I like books, even the ones I don’t want to read. So having been given a large quantity of books by a relative clearing out their house, and not having room to keep all of them, I decided that the best thing to do was to pass the majority on to a local charity bookstore. But not before memorialising some of them with a flippant short summary, of course!
Prague Made Easy
This guide to the Czech capital offers the following advice to those visiting the National Museum who find it disappointing:
“Try to enjoy it as a period piece in its own right, for its dusty showcases are as venerable as the building itself.”
It also entices you to the Loreto Shrine with the promise of “a bearded lady, severed breasts and a flying house”. Okay then.
Kepler, by John Banville
Possibly the only book I read as a child to include the phrase “shit-eating toad” on the third page.
The English Patient
Not the best of the Mummy films – after the flashy pyrotechnics of the previous films, this “origin story” steeped in adultery and betrayal not only breaks the mood, but also clearly breaks continuity with the origin established in the first film. No stars.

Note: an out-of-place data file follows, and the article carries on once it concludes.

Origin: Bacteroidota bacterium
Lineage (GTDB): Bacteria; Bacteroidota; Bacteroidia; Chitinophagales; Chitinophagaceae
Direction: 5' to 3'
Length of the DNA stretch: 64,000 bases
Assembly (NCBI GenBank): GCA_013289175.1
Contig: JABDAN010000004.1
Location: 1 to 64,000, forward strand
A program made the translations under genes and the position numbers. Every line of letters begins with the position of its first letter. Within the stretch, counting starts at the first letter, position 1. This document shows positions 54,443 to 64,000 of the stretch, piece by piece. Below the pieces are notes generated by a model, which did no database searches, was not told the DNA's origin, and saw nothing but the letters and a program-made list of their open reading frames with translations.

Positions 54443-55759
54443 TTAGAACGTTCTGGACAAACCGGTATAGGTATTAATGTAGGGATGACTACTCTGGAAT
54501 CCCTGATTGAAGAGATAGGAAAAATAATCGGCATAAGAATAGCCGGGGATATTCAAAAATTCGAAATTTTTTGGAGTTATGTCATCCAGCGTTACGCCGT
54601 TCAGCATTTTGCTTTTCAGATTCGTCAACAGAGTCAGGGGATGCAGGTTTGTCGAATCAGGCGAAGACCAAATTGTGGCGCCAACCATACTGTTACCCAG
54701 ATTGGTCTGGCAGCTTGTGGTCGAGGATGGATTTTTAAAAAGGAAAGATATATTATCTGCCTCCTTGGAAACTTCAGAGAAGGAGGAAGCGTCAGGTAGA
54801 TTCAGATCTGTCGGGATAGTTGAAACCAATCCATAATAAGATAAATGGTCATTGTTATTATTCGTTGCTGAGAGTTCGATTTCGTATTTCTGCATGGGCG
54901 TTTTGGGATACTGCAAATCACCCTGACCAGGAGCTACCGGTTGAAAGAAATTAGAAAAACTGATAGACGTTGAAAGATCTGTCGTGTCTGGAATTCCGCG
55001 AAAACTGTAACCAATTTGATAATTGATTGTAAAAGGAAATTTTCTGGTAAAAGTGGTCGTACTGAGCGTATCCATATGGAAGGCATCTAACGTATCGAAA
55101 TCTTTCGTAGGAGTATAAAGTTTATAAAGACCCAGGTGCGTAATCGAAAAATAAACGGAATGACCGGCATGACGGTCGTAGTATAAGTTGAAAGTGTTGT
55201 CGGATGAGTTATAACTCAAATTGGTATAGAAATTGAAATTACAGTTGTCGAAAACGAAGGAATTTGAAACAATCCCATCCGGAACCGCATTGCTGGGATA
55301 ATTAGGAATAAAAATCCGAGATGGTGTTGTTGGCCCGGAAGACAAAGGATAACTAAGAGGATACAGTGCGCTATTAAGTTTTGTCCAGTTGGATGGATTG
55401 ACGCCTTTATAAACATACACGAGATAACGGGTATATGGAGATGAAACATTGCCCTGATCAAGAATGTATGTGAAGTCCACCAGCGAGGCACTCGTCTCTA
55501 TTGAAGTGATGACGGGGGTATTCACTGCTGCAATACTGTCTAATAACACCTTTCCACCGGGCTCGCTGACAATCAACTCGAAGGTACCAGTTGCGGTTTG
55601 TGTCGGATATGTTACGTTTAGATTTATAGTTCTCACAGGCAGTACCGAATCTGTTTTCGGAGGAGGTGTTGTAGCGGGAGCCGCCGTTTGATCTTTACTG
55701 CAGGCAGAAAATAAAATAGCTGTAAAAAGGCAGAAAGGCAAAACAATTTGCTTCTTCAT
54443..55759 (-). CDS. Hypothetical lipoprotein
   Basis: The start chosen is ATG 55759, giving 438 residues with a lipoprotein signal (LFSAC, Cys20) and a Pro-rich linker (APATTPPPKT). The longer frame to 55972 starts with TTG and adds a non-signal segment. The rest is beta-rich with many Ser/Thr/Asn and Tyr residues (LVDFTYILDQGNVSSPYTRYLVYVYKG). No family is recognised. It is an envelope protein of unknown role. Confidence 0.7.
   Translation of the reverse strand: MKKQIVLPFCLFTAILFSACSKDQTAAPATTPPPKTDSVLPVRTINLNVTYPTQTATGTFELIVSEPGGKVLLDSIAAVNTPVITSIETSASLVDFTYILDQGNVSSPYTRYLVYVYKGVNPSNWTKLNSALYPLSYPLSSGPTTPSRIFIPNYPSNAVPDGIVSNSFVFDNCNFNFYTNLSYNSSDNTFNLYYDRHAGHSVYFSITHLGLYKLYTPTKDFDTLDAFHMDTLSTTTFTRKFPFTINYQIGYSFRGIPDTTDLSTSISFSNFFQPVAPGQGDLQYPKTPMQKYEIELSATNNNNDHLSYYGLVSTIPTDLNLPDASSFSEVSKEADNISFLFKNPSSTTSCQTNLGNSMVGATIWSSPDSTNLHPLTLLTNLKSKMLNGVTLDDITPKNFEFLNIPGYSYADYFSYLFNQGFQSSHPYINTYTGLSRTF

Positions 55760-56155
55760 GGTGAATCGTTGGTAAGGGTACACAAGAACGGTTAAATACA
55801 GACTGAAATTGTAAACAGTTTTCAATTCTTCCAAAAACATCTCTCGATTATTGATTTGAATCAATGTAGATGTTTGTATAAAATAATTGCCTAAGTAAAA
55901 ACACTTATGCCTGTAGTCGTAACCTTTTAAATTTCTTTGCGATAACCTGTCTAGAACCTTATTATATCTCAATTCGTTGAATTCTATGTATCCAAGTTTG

The Good Cook: Vegetables
Contains recipes for “turnips in cider”, “turnip soufflé” and most terrifyingly of all, “turnip custard”. Also “meat stuffing for vegetables”, which seems to kind of miss the point.
Italian Phrase Book
I have never been able to take phrase books seriously since I read James Thurber’s masterful depiction of the phrases as those of a family whose holiday is slowly devolving into a nightmare. Some choice phrases from this one:
- “My denture’s been broken, can you fix it?”
- “Do you need a permit for that?”
- “We can’t sleep for the noise.”
- “The room is full of cockroaches.”
- “Happy Birthday! Please accept my condolences.” (technically two consecutive entries, but I couldn’t resist)
Cell And Molecular Biology, by Gerald Karp
Clearly the best textbook ever, as page 7 has this Rube Goldberg illustration to demonstrate the complexity of cell processes.
Biochemistry, by Campbell and Farrell
“Immature rats are fed all the essential amino acids but one. Three hours later they are fed the missing amino acid. The rats fail to grow. Explain this observation.”
Scientists hate rats?
The A-Z Of Family Health, Volume 1: A
Includes entries on Amyl Nitrate and Amputation. If you are considering Amputation, you may want to go beyond the advice of a “collect the installments” home guide.
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